Tag Archives: Susan Bickley

Branded by Jones / Rodelinda / English National Opera – 2 March 2014

10 Mar

ENO RodelindaLove him or hate him Richard Jones is a meticulous and provocative director. He surely thinks through his productions and tends to vehemently stick to the ideas that underpin them. Saw his Rodelinda for ENO  a week ago (his first Handel opera in 18 years) and still swirls around my head. His take on Handel is full of contradictions and theatricality, full of poetic moments and uncomfortable silliness.

For all his splashy visuals this production come through as thoughtful and wanting to pick an intellectual argument with its audience. Rodelinda’s role in this opera is thoroughly dissected. She becomes the object of fascination that is spied on by CCTV cameras. The play thing of destiny that threatens to crush her. But also the strong, virtuous mother that will fight to her last breath for her son and her social position.  Despite the busy production, including some unnecessary projections in between scenes that are meant to introduce us to the next locale accompanied by very loud pre-recorded soundtrack and the three damned treadmills . The centre of the action never wavers far away from Rebecca Evans. She brings unique dignity and vigour to the part with spectacular singing.

Jones’ central visual motif is the presence of tattoos, to denote relationships and changes to the state of mind of the characters. Grimoaldo initially sports one with the name of Eduige and as he starts falling for Rodelinda he quickly gets it covered up and a huge new one across his back spells the name of his captive and under surveillance prey. The exploration of the use of body marking to express love, being a great match for the production’s setting in Italy in the 1950s. The time when tattooing started to break free from the confines of prisons and the navy and started to denote a fashionable tribe badge. This aesthetic choice even adorns the artwork on the programme cover.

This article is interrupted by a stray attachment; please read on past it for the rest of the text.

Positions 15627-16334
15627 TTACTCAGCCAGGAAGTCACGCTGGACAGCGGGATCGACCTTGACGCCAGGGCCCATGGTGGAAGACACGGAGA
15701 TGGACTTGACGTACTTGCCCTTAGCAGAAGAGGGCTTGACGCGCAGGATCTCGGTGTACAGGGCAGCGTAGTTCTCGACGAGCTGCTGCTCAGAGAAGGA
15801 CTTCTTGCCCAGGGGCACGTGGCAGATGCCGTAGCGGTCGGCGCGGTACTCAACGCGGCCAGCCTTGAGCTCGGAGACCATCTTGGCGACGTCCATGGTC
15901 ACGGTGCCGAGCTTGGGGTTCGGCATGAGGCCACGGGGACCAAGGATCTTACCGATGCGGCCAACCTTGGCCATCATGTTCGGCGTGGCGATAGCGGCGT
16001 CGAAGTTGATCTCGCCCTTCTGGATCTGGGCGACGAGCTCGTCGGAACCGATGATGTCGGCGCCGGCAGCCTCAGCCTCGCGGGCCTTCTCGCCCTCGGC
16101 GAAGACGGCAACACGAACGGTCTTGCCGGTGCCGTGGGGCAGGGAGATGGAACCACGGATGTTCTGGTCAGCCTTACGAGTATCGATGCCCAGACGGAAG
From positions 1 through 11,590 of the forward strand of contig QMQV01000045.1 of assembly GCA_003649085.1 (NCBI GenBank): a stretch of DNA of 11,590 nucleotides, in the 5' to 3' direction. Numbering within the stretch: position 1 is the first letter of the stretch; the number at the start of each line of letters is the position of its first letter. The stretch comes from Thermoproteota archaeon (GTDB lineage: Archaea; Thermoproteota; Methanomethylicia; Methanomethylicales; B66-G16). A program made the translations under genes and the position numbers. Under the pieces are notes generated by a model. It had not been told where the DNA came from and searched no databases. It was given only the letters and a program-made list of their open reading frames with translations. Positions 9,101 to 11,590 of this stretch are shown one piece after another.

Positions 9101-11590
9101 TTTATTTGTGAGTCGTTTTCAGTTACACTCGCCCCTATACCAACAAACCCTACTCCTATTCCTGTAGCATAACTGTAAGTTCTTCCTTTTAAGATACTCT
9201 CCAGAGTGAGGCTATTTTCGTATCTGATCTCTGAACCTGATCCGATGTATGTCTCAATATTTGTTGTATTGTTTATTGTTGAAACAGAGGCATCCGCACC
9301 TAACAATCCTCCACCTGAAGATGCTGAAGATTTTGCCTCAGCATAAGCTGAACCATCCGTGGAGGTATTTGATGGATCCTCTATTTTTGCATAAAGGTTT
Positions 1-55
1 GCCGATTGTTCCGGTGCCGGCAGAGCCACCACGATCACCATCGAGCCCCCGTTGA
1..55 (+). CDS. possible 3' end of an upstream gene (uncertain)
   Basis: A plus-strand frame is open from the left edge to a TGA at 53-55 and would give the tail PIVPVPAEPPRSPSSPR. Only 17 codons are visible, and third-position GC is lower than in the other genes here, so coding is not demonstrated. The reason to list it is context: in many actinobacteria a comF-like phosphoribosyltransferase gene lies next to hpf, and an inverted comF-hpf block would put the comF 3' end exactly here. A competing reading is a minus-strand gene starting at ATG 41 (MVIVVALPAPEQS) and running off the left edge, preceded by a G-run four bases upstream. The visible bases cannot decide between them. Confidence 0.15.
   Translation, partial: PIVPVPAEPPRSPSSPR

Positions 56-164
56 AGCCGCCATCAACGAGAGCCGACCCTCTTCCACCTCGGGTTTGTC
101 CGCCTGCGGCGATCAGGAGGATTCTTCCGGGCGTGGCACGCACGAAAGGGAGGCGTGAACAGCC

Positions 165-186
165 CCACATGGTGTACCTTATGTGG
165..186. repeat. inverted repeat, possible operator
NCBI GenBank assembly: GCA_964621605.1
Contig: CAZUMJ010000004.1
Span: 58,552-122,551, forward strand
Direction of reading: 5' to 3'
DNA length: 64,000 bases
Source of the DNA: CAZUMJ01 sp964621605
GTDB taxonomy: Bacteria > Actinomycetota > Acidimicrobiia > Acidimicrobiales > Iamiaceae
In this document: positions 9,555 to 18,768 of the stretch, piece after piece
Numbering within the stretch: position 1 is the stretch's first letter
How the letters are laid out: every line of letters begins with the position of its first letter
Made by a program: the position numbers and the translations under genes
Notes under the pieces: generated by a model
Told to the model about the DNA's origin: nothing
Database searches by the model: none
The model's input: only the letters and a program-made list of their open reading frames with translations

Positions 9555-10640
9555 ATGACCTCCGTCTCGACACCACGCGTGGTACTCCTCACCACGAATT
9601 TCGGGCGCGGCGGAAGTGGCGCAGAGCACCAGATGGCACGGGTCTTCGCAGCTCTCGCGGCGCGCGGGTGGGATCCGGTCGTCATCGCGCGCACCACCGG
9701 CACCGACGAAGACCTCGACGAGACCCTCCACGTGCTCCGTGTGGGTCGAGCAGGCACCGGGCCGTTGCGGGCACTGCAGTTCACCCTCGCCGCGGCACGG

In this opera people that are brought together by circumstances and breeding are brutally separated by politics and animosity. The indelible mark on one’s skin becomes an act of emotional engagement and an attempt to brand one’s feeling for all to see. That mix of public display and vying for attention is at the heart of this work.  As the central power triangle of Rodelinda, Bertatido and Grimoaldo is motivated by a potent mix of sex and political power. The impressive sets by Jeremy Herbert (especially the impossibly phallic monument to Bertarido) convey a polished, design conscious Italy of the  post Musolini era, a perfect setting for a work that is so enamoured with the surface of power and the nature of love.

The only seriously problematic choices  were the use of slapstick  particularly in the last Act, turning violent confrontations into a Tom and Jerry cartoon fight, getting hold of progressively bigger weapons until the ultimate cartoon weapon shows up to the chagrin of the audience…the oversized dynamite roll that is used to explode Bertarido’s monument. A diversion into farce that undid many poignant moments of the previous two hours.  The other issue was the presence of the three treadmills at the front of the stage used most of the time as a cliche to animate when the different characters chased one another and seemed to not be that integrated in the overall design by being obstructive and at times becoming just immobile pedestals creating an obstacle course for the singers. Maybe an aspect to re-think before the staging moves on to The Bolshoi in the near future.

The two moments of absolute beauty that will remain indelible in my memory is Rodelinda’s mourning aria  Ombre, piante, urne funeste, staged in the simplest fashion possible putting the focus on Evans and her hear wrenching, achingly gorgeous singing. As she laments the supposed loss of her husband at the base of his monument. One of those very special moments that make the world feel immobile, the ultimate declaration of sadness and loss.